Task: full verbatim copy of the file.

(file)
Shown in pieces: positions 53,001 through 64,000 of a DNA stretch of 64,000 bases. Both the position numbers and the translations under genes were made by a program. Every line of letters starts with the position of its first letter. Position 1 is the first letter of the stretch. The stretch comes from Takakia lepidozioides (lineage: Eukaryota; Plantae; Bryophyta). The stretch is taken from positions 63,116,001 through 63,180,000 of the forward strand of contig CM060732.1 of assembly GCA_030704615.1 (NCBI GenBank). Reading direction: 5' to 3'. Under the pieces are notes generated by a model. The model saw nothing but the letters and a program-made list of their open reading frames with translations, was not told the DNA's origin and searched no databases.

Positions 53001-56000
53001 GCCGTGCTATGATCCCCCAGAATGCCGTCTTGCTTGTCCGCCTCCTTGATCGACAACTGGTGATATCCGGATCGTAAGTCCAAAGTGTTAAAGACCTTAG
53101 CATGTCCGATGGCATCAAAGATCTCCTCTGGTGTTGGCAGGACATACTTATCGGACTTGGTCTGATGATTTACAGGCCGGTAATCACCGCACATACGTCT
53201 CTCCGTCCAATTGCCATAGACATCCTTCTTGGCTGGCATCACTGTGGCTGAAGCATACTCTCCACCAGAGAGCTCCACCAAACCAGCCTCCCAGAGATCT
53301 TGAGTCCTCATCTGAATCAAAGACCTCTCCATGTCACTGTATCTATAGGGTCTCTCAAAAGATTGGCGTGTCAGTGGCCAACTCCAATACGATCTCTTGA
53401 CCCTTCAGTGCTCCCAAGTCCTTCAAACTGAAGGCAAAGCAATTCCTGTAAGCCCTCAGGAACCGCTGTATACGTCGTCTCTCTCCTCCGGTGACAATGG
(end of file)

Shown in pieces: positions 53,001 through 64,000 of a DNA stretch of 64,000 bases. Both the position numbers and the translations under genes were made by a program. Every line of letters starts with the position of its first letter. Position 1 is the first letter of the stretch. The stretch comes from Takakia lepidozioides (lineage: Eukaryota; Plantae; Bryophyta). The stretch is taken from positions 63,116,001 through 63,180,000 of the forward strand of contig CM060732.1 of assembly GCA_030704615.1 (NCBI GenBank). Reading direction: 5' to 3'. Under the pieces are notes generated by a model. The model saw nothing but the letters and a program-made list of their open reading frames with translations, was not told the DNA's origin and searched no databases.

Positions 53001-56000
53001 GCCGTGCTATGATCCCCCAGAATGCCGTCTTGCTTGTCCGCCTCCTTGATCGACAACTGGTGATATCCGGATCGTAAGTCCAAAGTGTTAAAGACCTTAG
53101 CATGTCCGATGGCATCAAAGATCTCCTCTGGTGTTGGCAGGACATACTTATCGGACTTGGTCTGATGATTTACAGGCCGGTAATCACCGCACATACGTCT
53201 CTCCGTCCAATTGCCATAGACATCCTTCTTGGCTGGCATCACTGTGGCTGAAGCATACTCTCCACCAGAGAGCTCCACCAAACCAGCCTCCCAGAGATCT
53301 TGAGTCCTCATCTGAATCAAAGACCTCTCCATGTCACTGTATCTATAGGGTCTCTCAAAAGATTGGCGTGTCAGTGGCCAACTCCAATACGATCTCTTGA
53401 CCCTTCAGTGCTCCCAAGTCCTTCAAACTGAAGGCAAAGCAATTCCTGTAAGCCCTCAGGAACCGCTGTATACGTCGTCTCTCTCCTCCGGTGACAATGG